Service sector shrinks, shares fall again: Economy roundup

As news breaks that Australia has suffered its first quarter of negative GDP growth in eight years, there is more bad news from the services sector, which saw its 11th consecutive fall in activity in March.

 

The Australian Industry Group-Commonwealth Bank performance of services index dropped 8.8 index points during February to just 32.2 points. It is 11th consecutive month where the figure has dropped below the 50 point level separation expansion from contraction.

The accompanying report found that out of the nine sectors measured, only communications services recorded expansion in activity. The largest decreases were found in the wholesale trade and personal and recreational services sectors.

“Firms also pointed to weak tourist numbers, market uncertainty, and an unwillingness to invest as factors impeding services activity,” the report said. Worryingly, sales, declines in new orders, and inventories of finished goods are also down for the 10th consecutive month.

Shares lower

The Australian sharemarket has opened 1.7% lower after negative leads from stocks on both Wall Street and European markets.

The benchmark S&P/ASX200 index was down 58.9 points or 1.83% to 3160.3 at 12.07 AESDT.

The Australian dollar also rose to US64 cents after the Reserve Bank’s decision yesterday to keep the official interest rate at 3.25%.

Commonwealth Bank shares have dropped 2.5% to $27.57, while ANZ fell 2.2% to $12.68. Wesfarmers shares fell 3.7% to $16.97, while Westpac suffered a 1.2% decline to $15.88.

Overseas, European stocks closed to a record low with the FTSEurofirst 300 closing down 1.9% to 669.64 points.

On Wall Street, the S&P500 index slipped below 700 for the first time since October 1996 as negative sentiment grew about the amount of funds needed to sustain the troubled financial system.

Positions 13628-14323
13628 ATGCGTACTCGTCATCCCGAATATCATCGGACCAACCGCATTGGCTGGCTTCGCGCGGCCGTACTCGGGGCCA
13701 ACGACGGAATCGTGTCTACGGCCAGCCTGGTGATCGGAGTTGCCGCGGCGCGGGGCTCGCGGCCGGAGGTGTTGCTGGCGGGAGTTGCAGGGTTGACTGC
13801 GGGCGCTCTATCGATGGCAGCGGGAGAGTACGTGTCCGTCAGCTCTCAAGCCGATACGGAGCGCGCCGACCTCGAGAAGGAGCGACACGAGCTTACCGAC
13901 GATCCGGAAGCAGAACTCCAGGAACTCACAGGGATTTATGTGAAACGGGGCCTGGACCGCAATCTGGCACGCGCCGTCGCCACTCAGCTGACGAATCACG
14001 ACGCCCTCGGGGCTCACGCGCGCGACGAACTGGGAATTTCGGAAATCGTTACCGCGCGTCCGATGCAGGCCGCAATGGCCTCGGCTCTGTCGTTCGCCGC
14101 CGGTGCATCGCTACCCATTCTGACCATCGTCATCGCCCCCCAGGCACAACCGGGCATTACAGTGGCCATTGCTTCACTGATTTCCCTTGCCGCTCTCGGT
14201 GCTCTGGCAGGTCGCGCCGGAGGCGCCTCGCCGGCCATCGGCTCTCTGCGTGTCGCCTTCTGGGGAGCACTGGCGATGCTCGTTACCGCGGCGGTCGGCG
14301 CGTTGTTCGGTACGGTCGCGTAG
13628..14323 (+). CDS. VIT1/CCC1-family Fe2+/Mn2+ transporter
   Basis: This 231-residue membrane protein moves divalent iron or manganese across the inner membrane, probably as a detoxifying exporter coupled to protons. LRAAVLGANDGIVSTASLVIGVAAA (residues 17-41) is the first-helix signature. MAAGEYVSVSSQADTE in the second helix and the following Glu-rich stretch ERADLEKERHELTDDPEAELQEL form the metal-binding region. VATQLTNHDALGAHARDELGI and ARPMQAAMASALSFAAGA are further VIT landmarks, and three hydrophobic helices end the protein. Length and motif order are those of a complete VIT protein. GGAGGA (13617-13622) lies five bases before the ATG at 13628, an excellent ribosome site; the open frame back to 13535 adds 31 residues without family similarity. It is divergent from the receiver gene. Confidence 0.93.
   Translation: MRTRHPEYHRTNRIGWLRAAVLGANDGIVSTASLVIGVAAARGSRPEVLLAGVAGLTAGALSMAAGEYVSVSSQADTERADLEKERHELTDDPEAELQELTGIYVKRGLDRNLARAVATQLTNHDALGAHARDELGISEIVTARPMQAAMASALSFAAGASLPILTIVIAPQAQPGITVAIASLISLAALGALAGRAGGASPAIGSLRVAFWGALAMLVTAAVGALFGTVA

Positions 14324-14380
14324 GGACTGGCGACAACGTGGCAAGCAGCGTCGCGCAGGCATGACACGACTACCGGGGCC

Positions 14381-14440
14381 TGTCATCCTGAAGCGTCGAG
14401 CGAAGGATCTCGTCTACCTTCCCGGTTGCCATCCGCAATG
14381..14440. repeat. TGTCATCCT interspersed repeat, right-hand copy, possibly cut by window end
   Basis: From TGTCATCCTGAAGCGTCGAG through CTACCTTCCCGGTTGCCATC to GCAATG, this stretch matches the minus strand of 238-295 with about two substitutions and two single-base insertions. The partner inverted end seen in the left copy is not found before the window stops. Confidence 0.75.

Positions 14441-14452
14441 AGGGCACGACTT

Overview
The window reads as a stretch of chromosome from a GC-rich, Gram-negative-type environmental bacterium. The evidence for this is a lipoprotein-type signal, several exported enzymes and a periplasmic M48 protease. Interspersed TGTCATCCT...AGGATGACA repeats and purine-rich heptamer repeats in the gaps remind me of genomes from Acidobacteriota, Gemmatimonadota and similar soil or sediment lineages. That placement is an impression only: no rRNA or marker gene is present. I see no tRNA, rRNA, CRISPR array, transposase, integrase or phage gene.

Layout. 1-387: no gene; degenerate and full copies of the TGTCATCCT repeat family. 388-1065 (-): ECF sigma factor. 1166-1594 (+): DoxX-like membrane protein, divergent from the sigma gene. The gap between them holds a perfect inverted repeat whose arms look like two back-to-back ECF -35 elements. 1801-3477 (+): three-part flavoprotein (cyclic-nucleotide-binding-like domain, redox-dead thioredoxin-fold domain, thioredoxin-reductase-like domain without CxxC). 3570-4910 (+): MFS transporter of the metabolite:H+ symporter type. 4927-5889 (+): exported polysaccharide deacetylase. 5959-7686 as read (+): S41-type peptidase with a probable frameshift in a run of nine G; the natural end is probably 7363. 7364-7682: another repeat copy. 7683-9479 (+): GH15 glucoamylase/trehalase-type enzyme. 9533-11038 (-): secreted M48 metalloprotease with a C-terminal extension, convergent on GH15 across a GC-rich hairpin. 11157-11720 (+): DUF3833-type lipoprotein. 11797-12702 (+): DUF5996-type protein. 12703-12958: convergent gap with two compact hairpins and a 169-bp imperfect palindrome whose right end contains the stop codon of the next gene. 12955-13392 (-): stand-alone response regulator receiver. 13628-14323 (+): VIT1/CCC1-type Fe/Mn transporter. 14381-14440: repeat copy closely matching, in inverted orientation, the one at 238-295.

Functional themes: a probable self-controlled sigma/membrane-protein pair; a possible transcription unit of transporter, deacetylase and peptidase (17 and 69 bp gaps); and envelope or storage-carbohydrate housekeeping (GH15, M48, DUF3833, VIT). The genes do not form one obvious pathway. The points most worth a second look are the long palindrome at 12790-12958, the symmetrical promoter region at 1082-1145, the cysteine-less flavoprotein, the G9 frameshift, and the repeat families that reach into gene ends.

The Dow Jones Industrial Average dropped 37.27 points or 0.55% to 6727.02. Oil prices also jumped 4% after speculation grew that OPEC will make another cut to its production output.

Obama worried

President Barack Obama echoed the pessimism on Wall Street, following new data showing US auto sales declined 40% in February to a three-decade low, marking a 15th consecutive month of retraction in the industry.

“The economy’s performance in the last quarter of 2008 was the worst in over 25 years. And frankly the first quarter of this year holds out little promise for better returns,” Obama said in a speech.

Commodities to struggle

Meanwhile, mining giant Rio Tinto says 2009 will be a difficult year for both prices and volumes of key commodities, according to its chief economist.

Chief economist Vivek Tulpule says a recovery is possible in 2010, but the risk of a longer downturn is still high, Reuters reports.

He says that 2009 “will be a very rough year for both prices and volumes and probably also for construction. A lot of people I talk to in the mining industry are suffering a crisis of confidence, they are putting a lot of projects on hold. Our view is that it will be a slow year or two.”

The news comes as new figures from the ABARE show the value of Australian exports of iron ore and metallurgical coal are set to decline. 

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